How to take better photos of your children at home – super simple tips to improve your family photos
Would you love to be able to take better photos of your children? Here are some super simple tips for photographing your family at home. I value your time as a busy parent, so have kept to the main points and avoided excessive explanation.
These are beginner level tips but they pack a big punch. As with most things in life, there are exceptions to all these ideas, but…they will get you off to a great start.
My suggestions will be helpful no matter what type of camera you are using – from DSLR camera to mobile phone camera. If you are keen to improve your photos – give them a try!
First things first
There are 3 main elements that go into making a photo: the light, the location and the subject. If you want to take better photos of your children, I suggest focusing on these 3 things first. You need beautiful light, a location that doesn’t detract from your subject and an interesting subject matter. If you address these 3 things well, your photos will be much improved.
Light when photographing inside
For indoor photography, it is best to photograph during the brighter hours of the day (not very early in the morning or late in the day when it is getting dark).
Turn the flash off on your camera. The in-built automatic camera flash will not give you a flattering result. (Note: flash photography is a complex subject beyond the scope of this beginner tutorial. If you follow my natural light tips in this tutorial you shouldn’t need flash. I sometimes use an external flash when the lighting situation calls for it but I never use the in-built camera flash.)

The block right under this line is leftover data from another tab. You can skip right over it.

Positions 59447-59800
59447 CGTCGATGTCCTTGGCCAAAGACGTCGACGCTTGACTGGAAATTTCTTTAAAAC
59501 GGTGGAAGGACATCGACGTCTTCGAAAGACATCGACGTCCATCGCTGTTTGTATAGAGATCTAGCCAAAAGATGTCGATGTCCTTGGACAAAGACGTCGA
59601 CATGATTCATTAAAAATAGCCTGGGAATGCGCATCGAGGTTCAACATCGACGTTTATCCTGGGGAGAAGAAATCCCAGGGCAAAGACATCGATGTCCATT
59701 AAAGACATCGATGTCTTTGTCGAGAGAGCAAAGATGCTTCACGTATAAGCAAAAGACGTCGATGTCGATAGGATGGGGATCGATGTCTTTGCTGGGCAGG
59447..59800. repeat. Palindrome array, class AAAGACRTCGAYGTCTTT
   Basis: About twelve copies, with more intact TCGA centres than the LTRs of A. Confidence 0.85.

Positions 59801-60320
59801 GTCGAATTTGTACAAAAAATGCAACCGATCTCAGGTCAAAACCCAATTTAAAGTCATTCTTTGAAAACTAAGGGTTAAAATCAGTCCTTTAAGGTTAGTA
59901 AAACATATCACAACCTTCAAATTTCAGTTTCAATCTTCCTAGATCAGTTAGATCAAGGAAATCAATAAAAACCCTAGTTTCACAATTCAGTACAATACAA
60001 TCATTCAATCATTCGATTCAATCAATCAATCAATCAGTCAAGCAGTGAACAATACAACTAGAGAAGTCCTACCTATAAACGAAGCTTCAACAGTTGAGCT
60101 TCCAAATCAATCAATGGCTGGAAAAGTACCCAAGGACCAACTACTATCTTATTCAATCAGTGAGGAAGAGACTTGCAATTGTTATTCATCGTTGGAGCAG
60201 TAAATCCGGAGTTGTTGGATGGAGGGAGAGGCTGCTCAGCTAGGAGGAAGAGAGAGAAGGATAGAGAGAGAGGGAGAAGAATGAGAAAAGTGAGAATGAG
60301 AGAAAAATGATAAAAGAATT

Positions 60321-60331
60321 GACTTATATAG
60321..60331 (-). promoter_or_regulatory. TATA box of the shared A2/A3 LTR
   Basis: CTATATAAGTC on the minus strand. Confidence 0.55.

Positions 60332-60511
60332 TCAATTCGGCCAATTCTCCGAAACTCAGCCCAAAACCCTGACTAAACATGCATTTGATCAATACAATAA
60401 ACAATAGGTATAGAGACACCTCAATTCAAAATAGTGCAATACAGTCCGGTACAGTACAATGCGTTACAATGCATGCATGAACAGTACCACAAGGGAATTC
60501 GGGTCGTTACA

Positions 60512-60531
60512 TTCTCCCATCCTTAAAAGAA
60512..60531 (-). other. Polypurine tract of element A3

Turn all lights off in the room you are photographing in. If it is too dark to photograph without the lights on, then wait until there is more light – good photos require good light.
Position your child/ren close to and beside or facing towards a window which does not have direct sunlight shining through it. Aim to have their face/eyes looking towards the light outside.
As a general rule, your subject should not be facing away from the window into the room as this will usually result in their face and eyes being shadowed. The exception to this is if there is another window to the front or side of the subject.
In the accompanying photo you can see that we are positioned immediately beside a large floor to ceiling window.
Light when photographing outside
It is easiest to photograph outside earlier in the morning and later in the day when the sun is softer and lower and there is more shade. The middle of the day is the most challenging time to photograph as it is harder to find shade and to avoid the harsh light.
The easiest way to get flattering light outside, is to position your child/ren in a shaded area facing out towards the open sky. Avoid placing them where any harsh sunlight will hit their face as this will lead to unflattering hotspots and shadows. Also avoid photographing them in very dark areas of shade facing into darkness.
If you really want to get photos of your children in a location where there is no shade and no way to put the sun behind them, then I recommend taking a wider shot where your child/ren are not looking at the camera – this will mean that the hotspots and shadows on your children’s faces will not be so obvious. This is the approach I have taken in the accompanying photo – my son is in the bright sunlight and it is hitting him from the front. Because he is looking away from the camera, the sunlight hitting his face doesn’t matter so much.